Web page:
Applications for jobless benefits dropped last week for the third time in four weeks, a sign that employers are cutting fewer jobs.
New claims for jobless benefits fell by 16,000 to a seasonally adjusted 453,000, the Labor Department said Thursday. Still, they are higher than they would be in a healthy economy and not low enough to signal rapid job growth.
The claims figures are "mildly encouraging" and "moving in the right direction," said Michael Gapen, senior U.S. economist at Barclays Capital. But they need to fall to between 400,000 and 425,000 to indicate that hiring is picking up, he said.
In a separate report, the Commerce Department said that economic growth slowed in the second quarter, to a 1.7 percent annual rate from 3.7 percent in the January-March quarter.
The second quarter figure is slightly higher than last month's estimate of 1.6 percent. The modest upward revision was the result of a little more consumer spending than first estimated, but hardly enough to have a significant impact on the broader economy.
Most economists expect growth to be similarly weak in the July-September quarter, with estimates ranging between 1.5 percent and 2 percent. The government's first report on third quarter GDP will be released Oct. 29.
Stocks rose in response to the reports. The Dow Jones industrial average moved up 44 points in morning trading. Broader indexes also rose.
Mortgage rates fell this week, according to mortgage buyer Freddie Mac. The average rate for a 30-year fixed loan dropped to 4.32 percent, matching the lowest rate on records dating back to 1971.
Mortgage rates have been at or near the lowest levels in decades since the spring as investors poured money into the safety of Treasury bonds, lowering their yield. Mortgage rates tend to track those yields.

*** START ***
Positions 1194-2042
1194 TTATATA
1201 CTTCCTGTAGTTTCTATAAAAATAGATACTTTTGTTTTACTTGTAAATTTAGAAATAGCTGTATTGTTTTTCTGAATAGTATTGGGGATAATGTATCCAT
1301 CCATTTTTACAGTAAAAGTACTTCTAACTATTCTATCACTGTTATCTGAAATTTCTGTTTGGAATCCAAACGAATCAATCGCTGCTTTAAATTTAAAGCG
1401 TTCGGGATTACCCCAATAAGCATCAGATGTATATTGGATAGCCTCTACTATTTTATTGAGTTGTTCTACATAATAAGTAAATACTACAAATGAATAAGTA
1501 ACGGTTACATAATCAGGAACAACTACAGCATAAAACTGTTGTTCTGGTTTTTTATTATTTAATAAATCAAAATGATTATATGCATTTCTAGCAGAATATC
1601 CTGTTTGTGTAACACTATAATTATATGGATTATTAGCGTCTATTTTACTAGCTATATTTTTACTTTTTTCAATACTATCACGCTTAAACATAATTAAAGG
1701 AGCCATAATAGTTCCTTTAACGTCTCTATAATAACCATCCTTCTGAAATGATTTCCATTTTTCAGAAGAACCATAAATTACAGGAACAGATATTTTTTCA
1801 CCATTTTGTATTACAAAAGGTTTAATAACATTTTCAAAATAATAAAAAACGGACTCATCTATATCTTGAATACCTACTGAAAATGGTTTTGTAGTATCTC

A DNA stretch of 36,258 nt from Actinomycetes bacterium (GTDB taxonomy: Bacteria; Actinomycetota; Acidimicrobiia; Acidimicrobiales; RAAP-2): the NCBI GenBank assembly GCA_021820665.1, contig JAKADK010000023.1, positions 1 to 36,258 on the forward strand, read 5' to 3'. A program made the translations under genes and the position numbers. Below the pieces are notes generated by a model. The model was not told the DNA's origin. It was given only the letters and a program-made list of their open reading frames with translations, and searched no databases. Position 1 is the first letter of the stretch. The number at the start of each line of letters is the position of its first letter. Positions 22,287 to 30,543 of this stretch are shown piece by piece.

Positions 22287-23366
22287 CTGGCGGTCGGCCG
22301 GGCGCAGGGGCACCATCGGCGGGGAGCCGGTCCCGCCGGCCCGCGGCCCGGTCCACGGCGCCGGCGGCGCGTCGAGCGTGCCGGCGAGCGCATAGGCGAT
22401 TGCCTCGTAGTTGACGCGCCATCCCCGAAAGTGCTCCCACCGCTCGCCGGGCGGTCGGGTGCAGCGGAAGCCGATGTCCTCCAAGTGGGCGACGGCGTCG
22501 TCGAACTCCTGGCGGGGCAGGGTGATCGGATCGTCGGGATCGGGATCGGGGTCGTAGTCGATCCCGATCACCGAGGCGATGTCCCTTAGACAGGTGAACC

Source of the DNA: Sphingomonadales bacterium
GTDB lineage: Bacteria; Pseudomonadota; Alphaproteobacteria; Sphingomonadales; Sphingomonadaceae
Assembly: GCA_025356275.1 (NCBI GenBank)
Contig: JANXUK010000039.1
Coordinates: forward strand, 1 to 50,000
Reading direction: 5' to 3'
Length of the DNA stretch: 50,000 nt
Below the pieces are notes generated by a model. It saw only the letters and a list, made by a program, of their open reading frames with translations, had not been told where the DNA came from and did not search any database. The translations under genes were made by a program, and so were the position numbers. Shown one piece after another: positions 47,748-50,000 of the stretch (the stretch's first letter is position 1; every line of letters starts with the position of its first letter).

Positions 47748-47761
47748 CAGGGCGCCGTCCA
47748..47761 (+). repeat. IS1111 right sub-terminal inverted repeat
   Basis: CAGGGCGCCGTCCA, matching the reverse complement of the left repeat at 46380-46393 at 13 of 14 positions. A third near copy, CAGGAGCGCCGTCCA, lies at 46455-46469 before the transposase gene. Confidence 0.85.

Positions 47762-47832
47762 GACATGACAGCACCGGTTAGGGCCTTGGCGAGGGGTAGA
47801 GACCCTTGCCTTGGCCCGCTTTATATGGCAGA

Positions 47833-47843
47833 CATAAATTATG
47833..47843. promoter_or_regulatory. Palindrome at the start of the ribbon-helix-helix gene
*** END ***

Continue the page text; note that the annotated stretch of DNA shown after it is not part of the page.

Jobless claims are at the same level they were two weeks ago. Initial claims have fluctuated around 450,000 for most of this year.
The four-week average of claims, a less-volatile measure, dropped for the fifth straight week to 458,000, the lowest level in two months.
Applications for unemployment benefits, while volatile, provide a real-time snapshot of the job market. The weekly claims figures are considered a measure of the pace of layoffs and an indication of companies' willingness to hire.
Initial claims have fallen sharply since June 2009, the month the recession ended. They topped 600,000 at the end of that month. But most of that decline took place last year.
The economy has slowed sharply this year, discouraging many employers from hiring. Earlier this week, a survey by the Business Roundtable, a group of chief executives, found that only 31 percent of CEOs said they expected to increase their payrolls in the next six months, down from 39 percent in June. The June reading was the best since the recession began in December 2007.
Companies added a net total of 67,000 jobs last month, but that's not nearly enough to reduce the unemployment rate, which is at 9.6 percent.
With jobless claims high, many economists expect another anemic month of job creation when the government issues its next monthly employment report on Oct. 8.
The number of people continuing to receive jobless benefits fell by 83,000 to just below 4.5 million, the department said. But that doesn't include several million people who are receiving unemployment aid under extended programs approved by Congress during the recession.
The extended benefit rolls dropped by about 300,000 to 4.9 million in the week ending Sept. 11, the latest data available. All told, about 8.8 million people received unemployment aid that week.
Some companies are still cutting workers. Last week, pharmaceutical company Bristol-Myers Squibb Co. said it would eliminate about 3 percent of its positions over the next six months. That's about 840 jobs out of 28,000 worldwide.